Bethlehem Health Chief Calls to Cancel Christmas Ceremonies Amid COVID Spike

With cases rising and observance of restrictions falling in Bethlehem, the tourist-dependent economy faces the prospect of a silent Christmas ■ Nazareth, meanwhile, was recently declared a 'red city'

Jack Khoury
The Associated Press
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A boy walking past a Christmas tree at Bethlehem's Manger Square near the Church of the Nativity, revered as the site of Jesus Christ's birth, December 16, 2015
A boy walking past a Christmas tree at Bethlehem's Manger Square near the Church of the Nativity, revered as the site of Jesus Christ's birth, December 16, 2015 Credit: AFP
Jack Khoury
The Associated Press

Following a surge in coronavirus cases in Bethlehem, the head of the city’s health directorate, Dr. Shadi Al-Lahham, called for a cancellation of Christmas ceremonies. He said worshippers should keep their prayer groups to small numbers.

The entire emergency medical system at hospitals in his district, he said, was full, and a rise in the number of seriously ill was expected.

The West Bank is still officially on an emergency footing but enforcement of lockdowns has been lax compared to the first lockdown in the spring, when case numbers were lower.

Palestinian Prime Minister Mohammed Shtayyeh recently said the cabinet was monitoring the situation and would make decisions regarding lockdowns or other restrictions as necessary.

The acting Latin Patriarch of Jerusalem Pierbattista Pizzaballa arrives for a mass at the Church of the Nativity on Christmas eve in Bethlehem, December 24, 2019. Credit: Ammar Awad/Reuters
The acting Latin Patriarch of Jerusalem Pierbattista Pizzaballa arrives for a mass at the Church of the Nativity on Christmas eve in Bethlehem, December 24, 2019Credit: Ammar Awad/Reuters

On Friday, Nazareth, a predominantly Arab city in Israel and home to other key pilgrimage sites for Christians, was declared a restricted area from Saturday until Thursday. 

Christmas festivities are typically a boost for Bethlehem’s flagging economy and for the Holy Land’s dwindling Christian population, which has shrunk over the decades as people fled conflict and searched for better opportunities abroad.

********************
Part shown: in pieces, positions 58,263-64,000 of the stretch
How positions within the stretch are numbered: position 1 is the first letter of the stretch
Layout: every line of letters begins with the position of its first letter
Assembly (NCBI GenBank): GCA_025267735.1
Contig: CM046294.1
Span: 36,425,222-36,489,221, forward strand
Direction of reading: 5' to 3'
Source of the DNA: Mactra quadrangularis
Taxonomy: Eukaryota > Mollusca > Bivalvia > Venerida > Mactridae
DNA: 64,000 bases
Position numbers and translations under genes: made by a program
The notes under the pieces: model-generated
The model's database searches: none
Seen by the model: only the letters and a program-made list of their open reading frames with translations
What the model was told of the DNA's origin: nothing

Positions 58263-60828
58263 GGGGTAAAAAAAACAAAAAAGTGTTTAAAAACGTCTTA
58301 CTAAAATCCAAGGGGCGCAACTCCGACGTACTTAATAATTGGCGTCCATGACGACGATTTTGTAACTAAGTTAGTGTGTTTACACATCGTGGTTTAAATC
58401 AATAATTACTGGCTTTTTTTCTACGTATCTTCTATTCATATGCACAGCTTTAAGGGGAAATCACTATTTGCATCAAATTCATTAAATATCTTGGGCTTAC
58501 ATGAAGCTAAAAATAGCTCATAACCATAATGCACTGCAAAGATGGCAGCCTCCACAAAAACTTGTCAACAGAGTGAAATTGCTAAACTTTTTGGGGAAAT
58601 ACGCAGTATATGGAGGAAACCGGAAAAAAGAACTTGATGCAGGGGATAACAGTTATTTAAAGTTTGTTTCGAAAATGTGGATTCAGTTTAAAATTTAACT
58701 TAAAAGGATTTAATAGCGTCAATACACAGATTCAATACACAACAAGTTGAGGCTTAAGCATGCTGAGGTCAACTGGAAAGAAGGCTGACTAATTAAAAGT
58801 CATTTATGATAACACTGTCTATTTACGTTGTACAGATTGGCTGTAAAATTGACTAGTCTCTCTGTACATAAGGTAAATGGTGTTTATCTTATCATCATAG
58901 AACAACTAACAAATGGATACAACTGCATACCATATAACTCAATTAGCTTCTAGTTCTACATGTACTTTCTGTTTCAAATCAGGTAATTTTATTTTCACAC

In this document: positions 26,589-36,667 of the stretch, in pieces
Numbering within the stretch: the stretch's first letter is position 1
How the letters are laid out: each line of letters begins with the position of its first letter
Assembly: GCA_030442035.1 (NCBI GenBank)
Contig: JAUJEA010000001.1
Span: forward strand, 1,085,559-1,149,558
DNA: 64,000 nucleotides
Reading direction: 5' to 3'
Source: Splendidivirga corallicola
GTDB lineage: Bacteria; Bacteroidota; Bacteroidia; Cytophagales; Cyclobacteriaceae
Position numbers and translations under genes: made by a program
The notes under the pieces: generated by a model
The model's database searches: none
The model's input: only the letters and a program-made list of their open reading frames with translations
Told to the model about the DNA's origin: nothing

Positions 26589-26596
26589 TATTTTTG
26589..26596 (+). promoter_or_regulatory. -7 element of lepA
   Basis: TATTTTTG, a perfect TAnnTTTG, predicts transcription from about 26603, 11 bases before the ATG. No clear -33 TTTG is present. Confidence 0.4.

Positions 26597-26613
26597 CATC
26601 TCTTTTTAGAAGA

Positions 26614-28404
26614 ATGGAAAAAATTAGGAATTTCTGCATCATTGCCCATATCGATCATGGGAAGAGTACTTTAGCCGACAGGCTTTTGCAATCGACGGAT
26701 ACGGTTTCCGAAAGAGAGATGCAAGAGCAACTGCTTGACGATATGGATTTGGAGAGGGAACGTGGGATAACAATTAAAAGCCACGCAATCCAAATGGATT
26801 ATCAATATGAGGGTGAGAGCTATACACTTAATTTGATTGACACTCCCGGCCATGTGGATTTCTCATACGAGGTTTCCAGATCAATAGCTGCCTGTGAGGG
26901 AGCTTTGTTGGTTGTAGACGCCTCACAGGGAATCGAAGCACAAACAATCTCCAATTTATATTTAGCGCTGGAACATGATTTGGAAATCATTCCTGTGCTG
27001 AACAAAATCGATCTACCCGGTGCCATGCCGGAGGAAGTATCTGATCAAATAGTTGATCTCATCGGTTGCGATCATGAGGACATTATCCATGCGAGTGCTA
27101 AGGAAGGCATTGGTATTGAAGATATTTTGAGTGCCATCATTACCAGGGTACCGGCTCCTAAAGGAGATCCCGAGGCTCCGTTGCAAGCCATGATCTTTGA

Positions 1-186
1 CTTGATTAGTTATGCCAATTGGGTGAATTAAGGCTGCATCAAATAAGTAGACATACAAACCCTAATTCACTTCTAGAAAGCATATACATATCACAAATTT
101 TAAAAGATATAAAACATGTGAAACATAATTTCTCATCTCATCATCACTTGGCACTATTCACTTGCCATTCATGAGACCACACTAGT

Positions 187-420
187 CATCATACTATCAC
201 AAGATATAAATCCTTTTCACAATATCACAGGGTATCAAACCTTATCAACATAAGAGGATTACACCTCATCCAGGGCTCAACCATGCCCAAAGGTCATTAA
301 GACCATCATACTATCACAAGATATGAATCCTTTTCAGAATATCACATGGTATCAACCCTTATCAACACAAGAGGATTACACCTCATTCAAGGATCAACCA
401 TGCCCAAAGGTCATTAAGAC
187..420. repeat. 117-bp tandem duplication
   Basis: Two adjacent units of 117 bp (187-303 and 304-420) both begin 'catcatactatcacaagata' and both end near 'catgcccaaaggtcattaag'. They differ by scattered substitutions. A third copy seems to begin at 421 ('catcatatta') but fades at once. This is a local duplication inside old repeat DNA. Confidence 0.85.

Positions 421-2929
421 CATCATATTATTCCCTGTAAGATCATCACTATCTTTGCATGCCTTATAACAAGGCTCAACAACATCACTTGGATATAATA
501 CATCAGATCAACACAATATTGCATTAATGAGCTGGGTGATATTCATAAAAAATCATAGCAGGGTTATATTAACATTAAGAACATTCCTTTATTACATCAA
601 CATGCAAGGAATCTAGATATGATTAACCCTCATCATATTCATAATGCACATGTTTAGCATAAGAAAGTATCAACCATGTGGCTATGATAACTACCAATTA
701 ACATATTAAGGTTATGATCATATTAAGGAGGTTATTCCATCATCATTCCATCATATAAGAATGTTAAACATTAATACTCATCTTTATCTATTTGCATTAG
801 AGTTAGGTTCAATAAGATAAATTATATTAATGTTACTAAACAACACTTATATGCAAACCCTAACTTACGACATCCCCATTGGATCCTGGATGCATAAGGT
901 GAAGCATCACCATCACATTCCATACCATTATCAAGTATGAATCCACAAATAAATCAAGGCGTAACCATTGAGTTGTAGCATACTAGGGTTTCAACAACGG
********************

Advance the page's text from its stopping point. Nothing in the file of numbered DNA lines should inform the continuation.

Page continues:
Christmas in Nazareth, 2014
Christmas in Nazareth, 2014Credit: Ilan Assayag
Inside the Church of the Annunciation, Nazareth
Inside the Church of the Annunciation, NazarethCredit: Gil Eliahu

Still, the celebrations in 2019 capped the most successful year in history for Palestinian tourism, according to Tourism Minister Rula Maayah. This year, however, will be vastly different due to the pandemic.

Bethlehem – located just outside of Jerusalem – has invested heavily in tourism, building new hotels and attempting to diversify itself by offering culinary and cultural destinations in addition to its traditional holy sites.

The Christmas tree near Mary's Well in Nazareth, 2018
The Christmas tree near Mary's Well in Nazareth, 2018Credit: Gil Eliahu

Last year, Tourism Minister Rula Maayah estimated that some 15,000 pilgrims stayed overnight in Bethlehem’s fully booked hotels during Christmas. Tourists were also staying in other West Bank towns, such as Ramallah and Jericho, in addition to Jerusalem.

In all, she said the number of foreign tourists visiting the West Bank in 2019 was estimated at 3.5 million people.

Palestinians wearing Christmas costumes distribute gifts to children seated atop the rubble of a demolished house in Bethlehem, December 23, 2019
Palestinians wearing Christmas costumes distribute gifts to children seated atop the rubble of a demolished house in Bethlehem, December 23, 2019Credit: AFP

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